32 In McDonald v. Eckert, 2004 BCSC 323 (B.C. S.C.), the plaintiff and his wife had owned property in joint tenancy for many years with the expectation that the plaintiff would die first. When the wife became very ill, she severed the joint tenancy and transferred her interest in the property to her four children as joint tenants. The plaintiff did not find out about this until after the wife died. He then claimed that the wife had breached an agreement that the survivor of them would become sole owner of the house upon the death of either of them. The Court concluded that the evidence fell short of establishing such an agreement. The plaintiff bore the burden of proof. He had given different versions of the agreement and his evidence was vague, uncertain and inconsistent. The deliberate secrecy of the wife raised suspicion but did not prove the agreement. The trial judge concluded that the wife concealed the transaction because she knew that the plaintiff would not agree with it.
33 Here, both parties entered the joint tenancy knowing that it could be unilaterally severed lawfully at any time. Fraik knew at all times that Bernard never intended that Fraik receive all of the interest in the property upon her death. Bernard never agreed to Fraik’s suggestion as to how to deal with Pilon’s interest in the property. Fraik agreed in discovery that Bernard never agreed not to sever the joint tenancy and never agreed as to how Pilon’s interest in the property would be protected. Bernard and Fraik had a troubled relationship living in the same house at the time. They had never agreed on what Fraik’s interest should be beyond the historical 1/3 interest. Bernard particularly avoided discussion of this with Fraik. The plaintiff’s evidence about an alleged agreement for survivorship was conflicted, vague, and uncertain. I reject the suggestion that Bernard transferred the house to Fraik in return for Fraik’s forbearance to sue for her entitlement. The plaintiff has failed to prove that there was an agreement that Bernard would not sever the joint tenancy.
34 Bernard’s attendance with a lawyer of her choosing days later to sever the joint tenancy and maintaining secrecy about it afterwards could raise suspicion. However, in the circumstances of the joint tenancy transaction and Bernard acting quickly to sever, it could be inferred that Bernard never intended to create a survivorship or to create a presumption that Fraik had an equal interest in the property. The inference supported by the will executed at the same time as the severance is that Bernard intended to gift a greater portion of the property to Fraik but did not intend to give her the equitable interest of survivorship. Fraik never had the expectation of survivorship because she always knew that her mother intended that her other daughter would also share in the property. She also knew that Bernard had never agreed about any interest of Fraik’s above the 1/3 that had existed for many years since any renovations and that had been re-affirmed many times in changes to the registration. It appears that Bernard sought only to end the increasingly bitter and relentless pursuit of a greater interest in the property by the plaintiff. Once Bernard obtained legal advice, she did what she was entitled to do in the absence of an agreement.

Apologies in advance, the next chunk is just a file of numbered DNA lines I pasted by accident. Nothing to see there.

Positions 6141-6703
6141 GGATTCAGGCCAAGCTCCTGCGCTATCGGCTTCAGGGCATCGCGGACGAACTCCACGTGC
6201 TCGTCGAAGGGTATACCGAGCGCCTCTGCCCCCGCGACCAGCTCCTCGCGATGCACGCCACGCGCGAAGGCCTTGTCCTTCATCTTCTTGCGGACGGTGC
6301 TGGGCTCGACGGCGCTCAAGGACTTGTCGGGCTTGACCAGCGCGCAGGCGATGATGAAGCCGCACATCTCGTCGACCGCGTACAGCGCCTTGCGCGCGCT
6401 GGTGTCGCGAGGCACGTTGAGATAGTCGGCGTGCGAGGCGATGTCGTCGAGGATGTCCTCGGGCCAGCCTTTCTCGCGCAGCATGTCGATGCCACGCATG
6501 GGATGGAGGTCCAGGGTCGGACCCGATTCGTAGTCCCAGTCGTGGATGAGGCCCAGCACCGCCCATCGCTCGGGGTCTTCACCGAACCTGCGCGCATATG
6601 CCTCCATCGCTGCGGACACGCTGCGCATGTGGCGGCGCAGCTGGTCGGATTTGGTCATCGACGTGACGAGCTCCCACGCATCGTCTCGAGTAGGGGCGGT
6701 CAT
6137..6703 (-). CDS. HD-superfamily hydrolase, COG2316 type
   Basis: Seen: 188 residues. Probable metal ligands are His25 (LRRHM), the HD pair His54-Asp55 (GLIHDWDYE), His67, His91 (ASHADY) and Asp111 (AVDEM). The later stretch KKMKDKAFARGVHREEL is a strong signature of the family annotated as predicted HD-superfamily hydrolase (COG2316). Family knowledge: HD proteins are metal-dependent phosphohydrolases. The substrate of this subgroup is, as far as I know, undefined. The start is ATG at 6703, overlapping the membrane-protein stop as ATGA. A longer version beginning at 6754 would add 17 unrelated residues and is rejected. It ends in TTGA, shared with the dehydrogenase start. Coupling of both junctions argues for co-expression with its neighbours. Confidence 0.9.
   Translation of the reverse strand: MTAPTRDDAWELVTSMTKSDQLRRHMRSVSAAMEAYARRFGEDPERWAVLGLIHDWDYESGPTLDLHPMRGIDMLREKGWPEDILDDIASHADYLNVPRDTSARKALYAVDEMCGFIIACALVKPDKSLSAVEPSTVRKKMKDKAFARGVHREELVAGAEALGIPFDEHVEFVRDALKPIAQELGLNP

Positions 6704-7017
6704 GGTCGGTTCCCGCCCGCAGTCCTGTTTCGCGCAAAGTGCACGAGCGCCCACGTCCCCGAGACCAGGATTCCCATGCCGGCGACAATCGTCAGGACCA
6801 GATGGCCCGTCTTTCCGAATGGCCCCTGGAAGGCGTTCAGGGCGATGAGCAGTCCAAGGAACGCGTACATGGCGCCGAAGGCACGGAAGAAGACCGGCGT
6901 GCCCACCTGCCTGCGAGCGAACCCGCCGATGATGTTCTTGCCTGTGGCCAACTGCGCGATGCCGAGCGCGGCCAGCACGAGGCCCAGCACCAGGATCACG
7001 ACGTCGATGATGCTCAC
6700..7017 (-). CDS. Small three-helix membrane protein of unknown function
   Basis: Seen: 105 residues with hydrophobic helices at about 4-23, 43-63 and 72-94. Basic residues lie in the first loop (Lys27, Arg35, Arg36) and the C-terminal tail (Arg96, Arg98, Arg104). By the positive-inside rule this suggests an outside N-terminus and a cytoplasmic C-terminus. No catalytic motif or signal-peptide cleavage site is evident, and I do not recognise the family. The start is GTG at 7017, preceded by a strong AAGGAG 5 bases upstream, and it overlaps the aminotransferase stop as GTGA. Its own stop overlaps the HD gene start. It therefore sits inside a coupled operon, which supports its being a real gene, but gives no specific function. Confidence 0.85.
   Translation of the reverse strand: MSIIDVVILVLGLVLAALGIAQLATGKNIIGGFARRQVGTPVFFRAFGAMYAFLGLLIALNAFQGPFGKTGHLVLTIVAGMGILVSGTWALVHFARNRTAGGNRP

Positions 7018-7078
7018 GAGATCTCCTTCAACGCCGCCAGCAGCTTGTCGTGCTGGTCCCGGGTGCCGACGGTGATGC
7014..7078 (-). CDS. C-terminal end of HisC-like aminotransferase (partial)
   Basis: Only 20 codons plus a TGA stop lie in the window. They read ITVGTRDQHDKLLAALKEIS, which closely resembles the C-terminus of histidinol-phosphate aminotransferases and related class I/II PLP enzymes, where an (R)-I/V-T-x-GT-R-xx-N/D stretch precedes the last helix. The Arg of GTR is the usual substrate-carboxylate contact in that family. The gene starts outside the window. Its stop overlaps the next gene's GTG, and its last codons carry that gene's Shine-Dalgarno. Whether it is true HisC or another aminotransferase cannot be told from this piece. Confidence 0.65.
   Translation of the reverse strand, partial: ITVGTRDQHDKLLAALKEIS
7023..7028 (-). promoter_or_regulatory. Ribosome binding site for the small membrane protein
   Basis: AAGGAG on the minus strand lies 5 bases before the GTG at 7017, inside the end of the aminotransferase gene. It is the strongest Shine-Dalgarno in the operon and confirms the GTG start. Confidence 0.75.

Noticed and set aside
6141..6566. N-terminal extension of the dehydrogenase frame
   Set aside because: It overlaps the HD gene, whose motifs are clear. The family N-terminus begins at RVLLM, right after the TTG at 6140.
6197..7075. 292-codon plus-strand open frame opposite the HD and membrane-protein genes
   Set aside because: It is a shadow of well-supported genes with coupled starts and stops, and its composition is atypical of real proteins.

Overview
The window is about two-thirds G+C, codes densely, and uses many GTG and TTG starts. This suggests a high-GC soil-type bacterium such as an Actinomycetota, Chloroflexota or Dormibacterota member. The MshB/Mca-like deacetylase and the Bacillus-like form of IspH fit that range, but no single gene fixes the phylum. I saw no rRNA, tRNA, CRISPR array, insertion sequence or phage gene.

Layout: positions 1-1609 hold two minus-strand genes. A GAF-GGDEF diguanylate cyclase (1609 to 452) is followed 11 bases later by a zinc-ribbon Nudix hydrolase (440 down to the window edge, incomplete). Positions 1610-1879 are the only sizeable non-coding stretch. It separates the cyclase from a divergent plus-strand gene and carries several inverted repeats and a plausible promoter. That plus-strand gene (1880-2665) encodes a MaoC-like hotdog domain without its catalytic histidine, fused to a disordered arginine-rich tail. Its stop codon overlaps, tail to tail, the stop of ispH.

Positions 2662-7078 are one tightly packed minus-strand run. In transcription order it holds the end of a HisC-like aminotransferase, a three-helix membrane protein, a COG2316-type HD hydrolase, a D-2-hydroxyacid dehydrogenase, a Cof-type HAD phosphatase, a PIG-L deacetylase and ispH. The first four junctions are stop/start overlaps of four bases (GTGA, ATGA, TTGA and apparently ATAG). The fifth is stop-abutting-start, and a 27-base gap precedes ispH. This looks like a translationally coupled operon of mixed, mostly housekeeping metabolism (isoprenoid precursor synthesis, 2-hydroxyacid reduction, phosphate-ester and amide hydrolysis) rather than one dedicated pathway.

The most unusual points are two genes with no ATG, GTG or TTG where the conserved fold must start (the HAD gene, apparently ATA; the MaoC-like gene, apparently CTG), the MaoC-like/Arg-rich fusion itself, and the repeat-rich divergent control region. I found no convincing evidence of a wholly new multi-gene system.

35 In these circumstances, the Court will not imply a term that Bernard would not sever the joint tenancy. Nor is there any basis for this Court to declare that the property should be registered 2/3 to Fraik and 1/3 to Pilon.
Trevor Todd is one of the province’s most esteemed estate litigation lawyers. He has spent more than 40 years helping the disinherited contest wills and transfers – and win. From his Kerrisdale office, which looks more like an eclectic art gallery than a lawyer’s office, Trevor empowers claimants and restores dignity to families across BC. He is a mentor to young entrepreneurs and an art buff who supports starving artists the world over. He has an eye for talent and a heart for giving back.